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Surgical needle sharpness

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      Abstract

      We developed a standard reproducible test to determine surgical needle sharpness. This parameter was measured by recording the maximum force required to push a curved surgical needle through a thin laminated synthetic membrane. Three comparable groups of reversed cutting-edge needles were selected from different manufacturers for needle penetration testing. The results of this testing demonstrated that the needle diameter, manufacturing process, and the manufacturer were all important determinants of needle sharpness. Needles with a smaller diameter were sharper than those with a larger diameter. In addition, electrohoned or handhoned needles were sharper than those subjected to only machine grinding. When comparably sized needles were compared, Ethicon manufactured the sharpest needles, followed by Davis & Geck and Deknatel needles.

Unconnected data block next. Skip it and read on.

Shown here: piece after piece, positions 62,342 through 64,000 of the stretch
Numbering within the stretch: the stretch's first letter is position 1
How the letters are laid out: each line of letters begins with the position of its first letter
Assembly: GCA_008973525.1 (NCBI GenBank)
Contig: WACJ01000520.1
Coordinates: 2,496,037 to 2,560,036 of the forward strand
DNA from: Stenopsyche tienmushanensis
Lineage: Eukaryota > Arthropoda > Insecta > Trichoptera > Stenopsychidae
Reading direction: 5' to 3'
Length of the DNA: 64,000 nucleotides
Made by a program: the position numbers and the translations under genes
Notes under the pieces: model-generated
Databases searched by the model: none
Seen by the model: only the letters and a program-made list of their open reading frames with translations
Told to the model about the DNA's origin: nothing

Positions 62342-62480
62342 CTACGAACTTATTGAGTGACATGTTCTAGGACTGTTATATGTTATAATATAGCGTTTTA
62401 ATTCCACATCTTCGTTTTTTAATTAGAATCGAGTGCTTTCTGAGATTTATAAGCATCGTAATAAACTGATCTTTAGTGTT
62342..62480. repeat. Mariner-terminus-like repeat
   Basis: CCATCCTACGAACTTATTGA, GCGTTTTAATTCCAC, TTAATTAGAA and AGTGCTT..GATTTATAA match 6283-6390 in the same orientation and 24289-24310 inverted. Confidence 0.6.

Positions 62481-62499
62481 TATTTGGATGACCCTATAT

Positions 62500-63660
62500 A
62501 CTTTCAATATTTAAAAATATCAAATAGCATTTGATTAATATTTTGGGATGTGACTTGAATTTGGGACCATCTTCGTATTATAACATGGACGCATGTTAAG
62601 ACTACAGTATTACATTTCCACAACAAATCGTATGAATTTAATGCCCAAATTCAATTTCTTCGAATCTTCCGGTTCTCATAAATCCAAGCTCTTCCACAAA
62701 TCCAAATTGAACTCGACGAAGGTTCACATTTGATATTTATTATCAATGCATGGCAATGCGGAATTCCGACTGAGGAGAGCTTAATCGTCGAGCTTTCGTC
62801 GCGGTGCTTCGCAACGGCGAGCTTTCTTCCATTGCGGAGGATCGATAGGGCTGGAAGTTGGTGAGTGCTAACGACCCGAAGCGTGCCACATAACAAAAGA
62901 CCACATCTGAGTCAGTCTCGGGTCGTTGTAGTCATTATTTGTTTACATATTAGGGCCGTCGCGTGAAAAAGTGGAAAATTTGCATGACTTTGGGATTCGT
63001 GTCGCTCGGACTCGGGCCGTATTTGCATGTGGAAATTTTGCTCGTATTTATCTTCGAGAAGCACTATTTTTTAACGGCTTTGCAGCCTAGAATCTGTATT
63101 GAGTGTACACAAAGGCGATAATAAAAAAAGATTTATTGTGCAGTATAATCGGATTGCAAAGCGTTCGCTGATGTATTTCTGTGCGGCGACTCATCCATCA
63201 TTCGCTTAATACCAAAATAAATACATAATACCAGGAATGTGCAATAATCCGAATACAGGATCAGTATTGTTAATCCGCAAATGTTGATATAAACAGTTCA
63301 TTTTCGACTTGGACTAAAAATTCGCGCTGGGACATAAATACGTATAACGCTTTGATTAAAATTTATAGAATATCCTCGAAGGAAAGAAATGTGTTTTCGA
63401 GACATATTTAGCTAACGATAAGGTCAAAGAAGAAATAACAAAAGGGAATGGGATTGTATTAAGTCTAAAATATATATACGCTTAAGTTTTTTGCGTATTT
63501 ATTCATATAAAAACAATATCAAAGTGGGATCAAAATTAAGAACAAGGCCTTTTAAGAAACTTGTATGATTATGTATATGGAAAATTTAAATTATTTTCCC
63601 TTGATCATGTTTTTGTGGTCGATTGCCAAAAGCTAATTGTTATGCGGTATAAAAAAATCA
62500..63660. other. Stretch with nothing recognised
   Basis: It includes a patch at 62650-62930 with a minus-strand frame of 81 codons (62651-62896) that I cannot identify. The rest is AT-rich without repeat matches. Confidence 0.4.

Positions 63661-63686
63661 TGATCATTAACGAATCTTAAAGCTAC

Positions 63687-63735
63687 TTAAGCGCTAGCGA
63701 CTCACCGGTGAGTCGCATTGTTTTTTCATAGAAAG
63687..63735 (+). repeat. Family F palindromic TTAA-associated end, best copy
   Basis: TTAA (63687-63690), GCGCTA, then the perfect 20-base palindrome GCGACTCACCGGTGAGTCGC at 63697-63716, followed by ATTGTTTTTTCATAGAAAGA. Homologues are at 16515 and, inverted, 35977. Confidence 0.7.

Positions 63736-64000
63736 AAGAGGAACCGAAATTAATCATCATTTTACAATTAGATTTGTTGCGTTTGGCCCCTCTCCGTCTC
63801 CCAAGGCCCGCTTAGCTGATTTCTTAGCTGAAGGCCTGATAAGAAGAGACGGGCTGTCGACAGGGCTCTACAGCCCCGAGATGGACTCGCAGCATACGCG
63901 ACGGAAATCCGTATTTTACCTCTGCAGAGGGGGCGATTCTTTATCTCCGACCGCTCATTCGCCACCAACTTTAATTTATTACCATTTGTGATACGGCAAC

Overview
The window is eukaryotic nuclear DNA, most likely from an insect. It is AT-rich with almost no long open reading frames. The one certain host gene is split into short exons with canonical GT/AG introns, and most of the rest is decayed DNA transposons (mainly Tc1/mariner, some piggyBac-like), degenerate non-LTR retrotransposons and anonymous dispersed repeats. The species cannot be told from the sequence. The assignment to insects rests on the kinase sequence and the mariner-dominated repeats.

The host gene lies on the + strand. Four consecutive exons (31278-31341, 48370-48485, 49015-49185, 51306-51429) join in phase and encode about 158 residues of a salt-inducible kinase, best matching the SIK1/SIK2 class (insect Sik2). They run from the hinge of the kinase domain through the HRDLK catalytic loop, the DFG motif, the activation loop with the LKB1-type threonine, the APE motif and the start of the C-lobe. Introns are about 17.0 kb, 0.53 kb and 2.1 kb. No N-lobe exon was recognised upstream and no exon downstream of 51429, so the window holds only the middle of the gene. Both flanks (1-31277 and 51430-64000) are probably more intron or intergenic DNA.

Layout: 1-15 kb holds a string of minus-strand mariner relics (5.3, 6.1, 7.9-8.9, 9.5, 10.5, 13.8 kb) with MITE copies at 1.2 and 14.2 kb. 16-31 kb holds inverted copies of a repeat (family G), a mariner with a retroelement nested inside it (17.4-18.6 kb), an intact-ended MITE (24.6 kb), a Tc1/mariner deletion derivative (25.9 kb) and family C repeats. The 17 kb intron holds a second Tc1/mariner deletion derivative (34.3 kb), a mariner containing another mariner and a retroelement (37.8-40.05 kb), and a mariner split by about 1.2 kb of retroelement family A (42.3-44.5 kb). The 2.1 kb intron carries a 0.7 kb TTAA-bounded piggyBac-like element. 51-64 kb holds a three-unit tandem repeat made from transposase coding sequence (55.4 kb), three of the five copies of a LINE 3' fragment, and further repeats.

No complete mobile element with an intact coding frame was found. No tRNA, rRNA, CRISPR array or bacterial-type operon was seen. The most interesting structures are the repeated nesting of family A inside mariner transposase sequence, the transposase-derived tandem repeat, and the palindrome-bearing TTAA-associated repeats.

Scanning electron microscopic photographs and elemental analysis of the surgical needles could be correlated with their sharpness. The sharper needles had long, narrow cutting edge geometries compared with the short wide geometries of duller needles. The sharpest needles were fabricated from an American Society for Testing and Materials (ASTM) 45500 stainless steel alloy that has stronger tensile and yield strengths than those of ASTM 42000 and 42020 alloys used in the creation of the other needles. This stronger alloy allows the manufacturer to produce a longer, narrower cutting point geometry with reduced danger of either bending or breakage during surgery compared with needles made from weaker alloys (ASTM 42000 and ASTM 42020), which accounts for the superior sharpness of the Ethicon surgical needles.
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      References

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